There’s such a thing as southern shabby chic. Growing up in Louisiana, I was surrounded by it. In my world, shabby chic included beautiful old furniture that had that “loved look.” It meant we enjoyed what had been lovingly handed down through the generations, including Nana’s mahogany dining table that had a cigarette burn (or two) on the top, Grandad’s upholstered living room chair that had a couple of moth holes and many frayed threads around the bottom, and Aunt Lillian’s (pronounced Lil-yun) china platter with the chip on the edge. We loved our nice things, which were more precious because they were not pristine.
Shabby chic also meant that things kept in closets were a little unkempt. I always remember my grandmother Mimi’s linen closet. She was lovely and lived in New Orleans. She called me ‘dullin.’ I loved to hear her call me dullin, because she always said it so warmly. It wasn’t until I was an adult that I realized, in her New Orleans accent, she was calling me “darling.” From about the age of 6, I was fortunate enough to be sent down by myself to visit her. This was back in the day when the airline flew the 50-minute, non-stop flight from my hometown to NOLA. My mom would put me on the plane and Mimi and Grandad would pick me up when I got off – at the gate, of course. That was back in the day. Perfect. Easy. Lovely!
I was so happy in New Orleans with my grandparents. After my Grandad went off to work, Mimi and I would tidy up their Uptown shotgun house before setting off to run errands. One of the chores was to make up the two single beds she and Grandad separately slept in. I vividly remember her linen closet, with its jumbled stacks of haphazardly folded sheets, blankets, and pillowcases. Of course, everything was folded as best as it could be, but it’s hard to fold precisely. That is, unless you’re Gramarie!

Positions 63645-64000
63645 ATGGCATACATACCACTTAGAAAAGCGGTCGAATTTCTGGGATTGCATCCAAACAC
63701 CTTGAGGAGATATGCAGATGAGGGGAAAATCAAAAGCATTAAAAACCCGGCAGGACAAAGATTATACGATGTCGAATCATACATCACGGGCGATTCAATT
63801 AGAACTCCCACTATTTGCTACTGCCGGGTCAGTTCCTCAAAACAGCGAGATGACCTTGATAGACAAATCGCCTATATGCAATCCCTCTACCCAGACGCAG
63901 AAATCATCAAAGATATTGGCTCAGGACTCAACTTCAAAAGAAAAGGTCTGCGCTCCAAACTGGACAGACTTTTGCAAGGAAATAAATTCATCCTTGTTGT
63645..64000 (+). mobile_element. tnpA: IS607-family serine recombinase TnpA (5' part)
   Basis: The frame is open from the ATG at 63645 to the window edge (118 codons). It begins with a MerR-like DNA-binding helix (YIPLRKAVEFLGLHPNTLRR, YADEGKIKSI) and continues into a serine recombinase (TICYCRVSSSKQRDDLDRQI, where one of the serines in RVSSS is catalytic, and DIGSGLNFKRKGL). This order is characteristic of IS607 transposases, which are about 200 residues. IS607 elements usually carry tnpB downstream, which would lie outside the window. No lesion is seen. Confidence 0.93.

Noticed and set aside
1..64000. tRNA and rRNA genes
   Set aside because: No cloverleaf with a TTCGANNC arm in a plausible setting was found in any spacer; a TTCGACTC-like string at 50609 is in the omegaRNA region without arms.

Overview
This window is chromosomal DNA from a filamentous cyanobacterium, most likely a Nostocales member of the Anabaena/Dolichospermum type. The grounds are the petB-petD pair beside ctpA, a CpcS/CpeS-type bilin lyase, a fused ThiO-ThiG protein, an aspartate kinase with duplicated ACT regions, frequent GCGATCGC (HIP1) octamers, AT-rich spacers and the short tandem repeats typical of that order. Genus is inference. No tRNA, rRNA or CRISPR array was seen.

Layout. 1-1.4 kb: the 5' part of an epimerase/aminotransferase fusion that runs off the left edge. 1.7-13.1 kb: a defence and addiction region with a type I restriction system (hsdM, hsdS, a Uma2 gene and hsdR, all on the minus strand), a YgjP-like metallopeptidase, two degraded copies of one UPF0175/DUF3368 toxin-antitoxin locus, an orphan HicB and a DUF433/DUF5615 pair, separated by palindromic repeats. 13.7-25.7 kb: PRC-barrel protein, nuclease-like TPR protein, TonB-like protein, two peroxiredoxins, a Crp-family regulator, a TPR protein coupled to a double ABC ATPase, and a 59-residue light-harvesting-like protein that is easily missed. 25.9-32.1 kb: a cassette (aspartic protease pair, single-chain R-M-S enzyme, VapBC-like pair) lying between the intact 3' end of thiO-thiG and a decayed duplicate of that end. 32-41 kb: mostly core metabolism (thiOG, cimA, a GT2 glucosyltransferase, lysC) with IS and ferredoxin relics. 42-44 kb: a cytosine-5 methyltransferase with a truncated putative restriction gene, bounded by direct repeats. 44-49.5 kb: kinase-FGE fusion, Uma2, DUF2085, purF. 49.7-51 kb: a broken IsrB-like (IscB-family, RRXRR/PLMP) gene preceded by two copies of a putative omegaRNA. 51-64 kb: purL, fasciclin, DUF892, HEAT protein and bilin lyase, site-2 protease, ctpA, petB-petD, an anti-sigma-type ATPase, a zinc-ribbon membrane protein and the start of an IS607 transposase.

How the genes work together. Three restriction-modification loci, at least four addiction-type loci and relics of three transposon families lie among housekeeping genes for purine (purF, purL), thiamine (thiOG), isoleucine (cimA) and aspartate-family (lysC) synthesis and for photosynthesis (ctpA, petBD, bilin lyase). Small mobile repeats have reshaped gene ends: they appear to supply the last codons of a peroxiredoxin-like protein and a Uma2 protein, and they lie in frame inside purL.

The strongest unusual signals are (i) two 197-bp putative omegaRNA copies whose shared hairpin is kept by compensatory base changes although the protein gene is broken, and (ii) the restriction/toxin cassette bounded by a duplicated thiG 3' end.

I’ll never forget showing my mom, who had come up to Michigan to visit soon after Steve and I were married, Gramarie’s linen closet. It had a GLASS front door. Who in the world has a glass front to their linen closet?? I had never seen anything like it before and could never have conceived of it unless I had seen it myself. There was no shabby chic to this linen closet. Where I grew up, people were doctors, lawyers, or bankers. I can honestly say I don’t ever remember meeting anyone who was an engineer at any point in time during my childhood. Well, Michigan is full of engineers. Mechanical engineers. Civil engineers. Industrial engineers. Chemical engineers. You name it, they have all kinds of engineers.
I know for sure if Gramarie had been born a generation or two later, she would have been some kind of engineer! Even without the formal training, I think of Gramarie as an interior design engineer. I had never seen sheets, towels, wash cloths, and pillowcases so precisely folded and stacked. They were so neatly put in that closet, it could have a glass front! And, to top it off, there are a few small picture frames, with adorable photos in them, sitting on the shelves in front of these incredibly folded linens. Everyone smiles when they see these cute pictures through the glass door.
As much as I loved making the beds with Mimi, I was always a little concerned about the state of the linen closet. I remember telling Gramarie early in my marriage that I had no idea how to fold. I was ‘folding-challenged’! Thankfully (perhaps), that in no longer the case. Over the decades, I’ve watched how to fold with precision. My linens have crisp corners and are placed in neat, straight stacks. My linen closet, however, will never have a glass front!